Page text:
Nation at Crossroads

  1. 18,063 Posts.
    Simon Benson really hits the nail on the head in this article:

    The nation is surely at a crossroads

    THERE are defining moments in a nation’s history that by necessity, determine its future. We now find ourselves in one of them.
    Whether we realise it or not Australia has reached another crossroads in its social, economic and political evolution.
    We can choose to ignore the dilemmas that confront us by circumstance and past failures or consider how to engineer the institutional and civil changes that will shape what sort of country we want to and will inevitably become.
    The debate pivots on the two foundation issues of national security and economic security.
    The policy questions can no longer be put off.
    But as our own history demonstrates, the greatest barrier to reform is us. We are the problem.
    Australians seem ill- prepared, either through collective apathy or a naive and misguided disbelief, to deal with these matters beyond the scope of our own individual self-interest.
    The national security architecture of this country has and is changing dramatically. But there is still a view among many that the terrorism fears raised by intelligence agencies are in fact the confection of a government beating a well-worn political drum.
    Apathy in this case has also been a benefit, as it has helped enable the government to enact unprecedented legislative changes without protest — the detail and effect of which would be unquotable by most Australians despite the significant powers they have conferred to policing and spy agencies.
    The delinquency inherent in this apathy, however, is also one of the greatest concerns shared among officials in the intelligence and counter terrorism agencies.
    And that is: Australians are psychologically unprepared for a terrorist attack, despite the likelihood of an event now greater than it has ever been and despite the fact that at least two have occurred in the past six months.
    Domestic terrorism is no longer a concept or theory, it is a reality.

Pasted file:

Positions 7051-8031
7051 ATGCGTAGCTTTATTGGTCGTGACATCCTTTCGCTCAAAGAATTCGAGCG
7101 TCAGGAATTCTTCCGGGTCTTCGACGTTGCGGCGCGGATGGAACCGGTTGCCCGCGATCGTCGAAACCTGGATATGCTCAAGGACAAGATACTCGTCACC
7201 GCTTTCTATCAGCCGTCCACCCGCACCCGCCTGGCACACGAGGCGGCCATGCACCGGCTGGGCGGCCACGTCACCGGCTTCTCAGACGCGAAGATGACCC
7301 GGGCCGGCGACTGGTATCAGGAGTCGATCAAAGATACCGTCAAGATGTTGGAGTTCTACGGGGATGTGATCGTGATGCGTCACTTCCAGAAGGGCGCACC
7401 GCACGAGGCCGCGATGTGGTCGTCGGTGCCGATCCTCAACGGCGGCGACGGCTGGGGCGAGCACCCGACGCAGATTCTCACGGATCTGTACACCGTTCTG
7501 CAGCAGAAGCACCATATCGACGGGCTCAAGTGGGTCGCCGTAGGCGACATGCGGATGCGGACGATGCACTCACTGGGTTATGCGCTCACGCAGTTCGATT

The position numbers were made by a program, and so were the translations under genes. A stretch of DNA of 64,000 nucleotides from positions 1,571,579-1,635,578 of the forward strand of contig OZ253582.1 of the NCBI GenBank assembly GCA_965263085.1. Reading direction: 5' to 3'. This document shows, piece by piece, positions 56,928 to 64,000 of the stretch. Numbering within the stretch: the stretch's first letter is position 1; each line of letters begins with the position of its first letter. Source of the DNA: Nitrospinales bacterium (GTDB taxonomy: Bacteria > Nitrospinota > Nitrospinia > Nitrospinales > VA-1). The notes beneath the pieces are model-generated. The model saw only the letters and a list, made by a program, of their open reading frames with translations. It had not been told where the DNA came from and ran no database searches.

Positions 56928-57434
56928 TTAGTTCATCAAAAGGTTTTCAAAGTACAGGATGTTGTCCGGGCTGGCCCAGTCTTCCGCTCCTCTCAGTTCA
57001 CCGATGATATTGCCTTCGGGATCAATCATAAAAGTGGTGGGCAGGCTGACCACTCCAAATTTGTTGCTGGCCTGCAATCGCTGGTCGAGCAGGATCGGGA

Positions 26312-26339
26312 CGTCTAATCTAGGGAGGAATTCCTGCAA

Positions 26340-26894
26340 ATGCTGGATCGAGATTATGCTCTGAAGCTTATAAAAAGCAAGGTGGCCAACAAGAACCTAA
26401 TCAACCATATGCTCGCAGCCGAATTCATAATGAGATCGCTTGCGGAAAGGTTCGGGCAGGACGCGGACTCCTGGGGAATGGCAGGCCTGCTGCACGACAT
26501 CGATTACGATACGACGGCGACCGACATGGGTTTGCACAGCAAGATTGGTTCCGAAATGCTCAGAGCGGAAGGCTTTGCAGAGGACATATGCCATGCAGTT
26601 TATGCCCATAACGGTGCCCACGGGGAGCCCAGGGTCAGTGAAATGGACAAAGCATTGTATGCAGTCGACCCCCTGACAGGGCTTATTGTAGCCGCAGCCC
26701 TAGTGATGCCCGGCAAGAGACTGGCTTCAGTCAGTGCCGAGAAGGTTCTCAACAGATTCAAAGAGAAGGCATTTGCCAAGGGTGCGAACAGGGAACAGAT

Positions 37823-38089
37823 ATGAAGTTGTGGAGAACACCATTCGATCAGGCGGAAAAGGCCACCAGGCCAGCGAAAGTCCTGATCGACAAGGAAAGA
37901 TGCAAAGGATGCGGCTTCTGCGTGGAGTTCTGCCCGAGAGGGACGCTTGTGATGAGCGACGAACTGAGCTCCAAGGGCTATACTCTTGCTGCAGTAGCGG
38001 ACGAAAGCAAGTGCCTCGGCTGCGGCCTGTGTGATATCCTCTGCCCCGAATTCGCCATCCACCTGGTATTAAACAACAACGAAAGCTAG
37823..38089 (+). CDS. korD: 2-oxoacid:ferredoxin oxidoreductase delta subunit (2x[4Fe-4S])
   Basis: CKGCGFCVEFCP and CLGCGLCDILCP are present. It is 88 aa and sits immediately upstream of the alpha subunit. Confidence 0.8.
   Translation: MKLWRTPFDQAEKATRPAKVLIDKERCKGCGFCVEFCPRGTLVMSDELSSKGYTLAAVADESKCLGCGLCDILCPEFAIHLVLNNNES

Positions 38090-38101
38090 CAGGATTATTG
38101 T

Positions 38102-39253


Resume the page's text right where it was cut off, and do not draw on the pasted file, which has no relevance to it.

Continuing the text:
There are about 200 people in Australia that are now under active surveillance by ASIO.
    Omar al-Kutobi and Mohammad Kiad weren’t among them.
    This is what has counterterrorism officials deeply disturbed. There are those they know about who pose a risk and there are those they don’t know about.
    But the national security debate continues to be regarded in isolation of “events” and success or failure in preventing them with the intervals between them seemingly determining our level of indifference.
    The debate of course is much broader than this. And its outcome will determine the legislative framework for decades to come on immigration law, border security, policing powers, privacy and freedom of the press. It will also influence over time the very fabric of social cohesion, the concept of multiculturalism and the principle of religious tolerance.
    So far the government has enjoyed bipartisan support from Labor leader Bill Shorten.
    But there is much more to come.
    The government yesterday gave a hint as to where it might steer this political debate when it raised the issue of the former Rudd/Gillard government’s running down of national security and defence funding in the context of opening up borders to asylum seekers.
    Labor has a poor record when it comes to this. It knows it is vulnerable to a political wedge because of the unease with which the Labor Left is now being corralled into supporting laws it otherwise never would have.
    The most contentious of all the laws proposed is the two year data retention legislation likely to come to the Parliament next month.
    It is not apathy as much as it is a communal disbelief however, that threatens our economic security. And on this there is only partisan politics. Not since the 70s has there been such a divide between Labor and the Coalition on how to achieve prosperity.
    That was until the PM’s near death experience this week when 39 of his MPs unsuccessfully voted to spill his leadership.
    This has introduced a new paradigm into the economic struggle, with the Prime Minister now finding himself governing without a safety net. Any misstep now will result in political death.
    The risk of policy timidity is great. And it now threatens to undermine our long-term economic security perhaps more than perhaps the economic parameters themselves.
    The government is now stuck between a rock and a hard place. To abandon the austerity narrative as seems likely will happen, in favour of a soft touch Budget borne of political necessity, says to the electorate that they might as well vote Labor. We will never see another surplus in our lifetimes anyway.
    Yet most of us are also indulging a collective incredulity. Whether we choose to believe it or not, our way of life is in the process of being irrevocably changed under the new economic and national security realities.
    And there aren’t too many chances left to get this right.
    It is a test of the nation’s psychological resilience.
    Australians will have no one to blame but themselves if the open, generous, decent, prosperous and secure country we would like to think ourselves of, becomes a dream lost to self-interest and cowardice.
    We will get the future we deserve based on the decisions we make today.

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